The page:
3. In modern times one of the principal criteria adopted by the courts for the decision of the question, whether any particular cargo of provisions be confiscable as contraband, is to examine whether those provisions be in a rude or manufactured state; for all articles, in such examinations, are treated with greater indulgence in their natural condition than when wrought tip for the convenience of the enemy's immediate use. Iron, unwrought, is therefore treated with indulgence, though anchors, and other instruments fabricated out of it, are directly contraband. 1 Rob. Rep. 1 89. See Vattel, b. 3, c. 7 Chitty's L. of Nat. 120; Marsh. Ins. 78; 2 Bro. Civ., Law, 311; 1 Kent. Com. 135; 3 Id. 215.
     4. Contraband of war, is the act by which, in times of war, a neutral vessel introduces, or attempts to introduce into the territory of, one of the belligerent parties, arms, ammunition, or other effects intended for, or which may serve, hostile operations. Merlin, Repert. h.t. 1 Kent, Com. 135; Mann. Comm. B. 3, c. 7; 6 Mass. 102; 1 Wheat. 382; 1 Cowen, 56 John. Cas. 77, 120.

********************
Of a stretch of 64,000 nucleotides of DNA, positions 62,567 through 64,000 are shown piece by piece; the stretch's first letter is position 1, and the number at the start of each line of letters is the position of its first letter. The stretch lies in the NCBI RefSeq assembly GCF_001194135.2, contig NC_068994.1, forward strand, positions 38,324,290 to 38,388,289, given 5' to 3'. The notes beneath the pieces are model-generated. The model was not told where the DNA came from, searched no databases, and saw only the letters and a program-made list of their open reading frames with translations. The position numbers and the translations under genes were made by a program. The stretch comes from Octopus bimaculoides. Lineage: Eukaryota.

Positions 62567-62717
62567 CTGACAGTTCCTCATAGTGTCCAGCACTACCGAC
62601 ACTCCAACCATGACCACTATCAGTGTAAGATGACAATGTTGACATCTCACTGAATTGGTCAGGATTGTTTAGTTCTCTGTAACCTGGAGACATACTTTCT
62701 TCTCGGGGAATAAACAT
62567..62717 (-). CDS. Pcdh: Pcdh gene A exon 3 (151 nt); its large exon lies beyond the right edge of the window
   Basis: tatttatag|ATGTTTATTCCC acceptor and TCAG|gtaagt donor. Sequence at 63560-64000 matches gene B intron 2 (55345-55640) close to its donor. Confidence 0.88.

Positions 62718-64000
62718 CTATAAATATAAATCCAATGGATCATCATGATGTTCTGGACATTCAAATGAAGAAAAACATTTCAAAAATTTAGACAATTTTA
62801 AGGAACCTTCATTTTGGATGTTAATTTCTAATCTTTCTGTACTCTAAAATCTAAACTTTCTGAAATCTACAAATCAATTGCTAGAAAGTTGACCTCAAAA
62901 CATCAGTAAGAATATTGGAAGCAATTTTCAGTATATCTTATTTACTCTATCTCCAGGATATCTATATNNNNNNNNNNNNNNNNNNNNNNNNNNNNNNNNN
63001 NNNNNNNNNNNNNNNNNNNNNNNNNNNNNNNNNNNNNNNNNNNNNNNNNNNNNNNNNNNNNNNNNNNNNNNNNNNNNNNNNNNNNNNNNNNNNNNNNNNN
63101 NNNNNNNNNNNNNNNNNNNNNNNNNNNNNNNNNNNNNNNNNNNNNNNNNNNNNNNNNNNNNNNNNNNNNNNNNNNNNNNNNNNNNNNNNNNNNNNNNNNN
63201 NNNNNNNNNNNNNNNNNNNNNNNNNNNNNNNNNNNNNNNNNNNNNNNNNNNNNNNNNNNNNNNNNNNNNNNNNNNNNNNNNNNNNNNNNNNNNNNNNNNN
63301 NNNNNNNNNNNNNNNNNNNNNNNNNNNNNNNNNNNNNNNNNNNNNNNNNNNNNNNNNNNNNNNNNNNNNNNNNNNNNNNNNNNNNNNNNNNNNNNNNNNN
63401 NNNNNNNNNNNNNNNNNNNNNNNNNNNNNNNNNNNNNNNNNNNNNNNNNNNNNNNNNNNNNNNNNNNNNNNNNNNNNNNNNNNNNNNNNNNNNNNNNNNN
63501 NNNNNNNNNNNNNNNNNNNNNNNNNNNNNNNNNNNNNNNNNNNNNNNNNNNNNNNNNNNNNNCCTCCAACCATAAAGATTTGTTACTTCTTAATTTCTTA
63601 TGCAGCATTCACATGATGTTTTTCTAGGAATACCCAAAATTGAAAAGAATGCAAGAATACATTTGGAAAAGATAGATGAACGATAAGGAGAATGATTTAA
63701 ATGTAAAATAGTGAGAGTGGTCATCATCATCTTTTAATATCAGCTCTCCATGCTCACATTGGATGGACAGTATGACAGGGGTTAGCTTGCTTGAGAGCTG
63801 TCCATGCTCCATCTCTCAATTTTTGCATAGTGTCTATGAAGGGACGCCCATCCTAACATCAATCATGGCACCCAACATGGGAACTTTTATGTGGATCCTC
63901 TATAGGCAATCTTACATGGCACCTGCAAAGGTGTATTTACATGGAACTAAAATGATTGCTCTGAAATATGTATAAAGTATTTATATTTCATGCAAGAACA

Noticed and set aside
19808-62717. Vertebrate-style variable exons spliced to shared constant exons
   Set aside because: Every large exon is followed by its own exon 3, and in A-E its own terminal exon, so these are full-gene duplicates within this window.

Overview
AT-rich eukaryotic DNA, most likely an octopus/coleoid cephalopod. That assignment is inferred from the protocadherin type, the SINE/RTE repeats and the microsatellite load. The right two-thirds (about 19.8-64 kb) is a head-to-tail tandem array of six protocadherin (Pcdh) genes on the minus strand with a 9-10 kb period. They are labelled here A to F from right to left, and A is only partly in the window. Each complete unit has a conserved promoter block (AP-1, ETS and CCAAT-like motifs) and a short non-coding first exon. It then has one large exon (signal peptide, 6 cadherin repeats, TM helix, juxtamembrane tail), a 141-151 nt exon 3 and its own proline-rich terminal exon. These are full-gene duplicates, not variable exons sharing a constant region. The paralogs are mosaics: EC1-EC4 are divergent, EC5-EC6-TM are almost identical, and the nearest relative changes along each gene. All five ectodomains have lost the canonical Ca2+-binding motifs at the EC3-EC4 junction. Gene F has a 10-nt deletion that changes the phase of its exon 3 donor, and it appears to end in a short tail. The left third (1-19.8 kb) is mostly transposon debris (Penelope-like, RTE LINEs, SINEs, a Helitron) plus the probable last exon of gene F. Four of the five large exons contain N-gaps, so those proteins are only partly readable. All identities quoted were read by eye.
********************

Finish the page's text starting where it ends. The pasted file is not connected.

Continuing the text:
References in classic literature ?
This is a prodigious security against a direct contraband with foreign countries; but a circuitous contraband to one State, through the medium of another, would be both easy and safe.
Then a time charter, Norfolk, Virginia, loading mysterious contraband coal and sailing for South Africa under orders of the mysterious German supercargo put on board by the charterers.
An inbred capacity for stratagem of the finest sort; inexhaustible inventive resources; patience which can flourish under superhuman trials; presence of mind which can keep its balance victoriously under every possible stress of emergency--these are some of the qualifications which must accompany Love on a cruise, when Love embarks in the character of a contraband commodity not duly entered on the papers of the ship.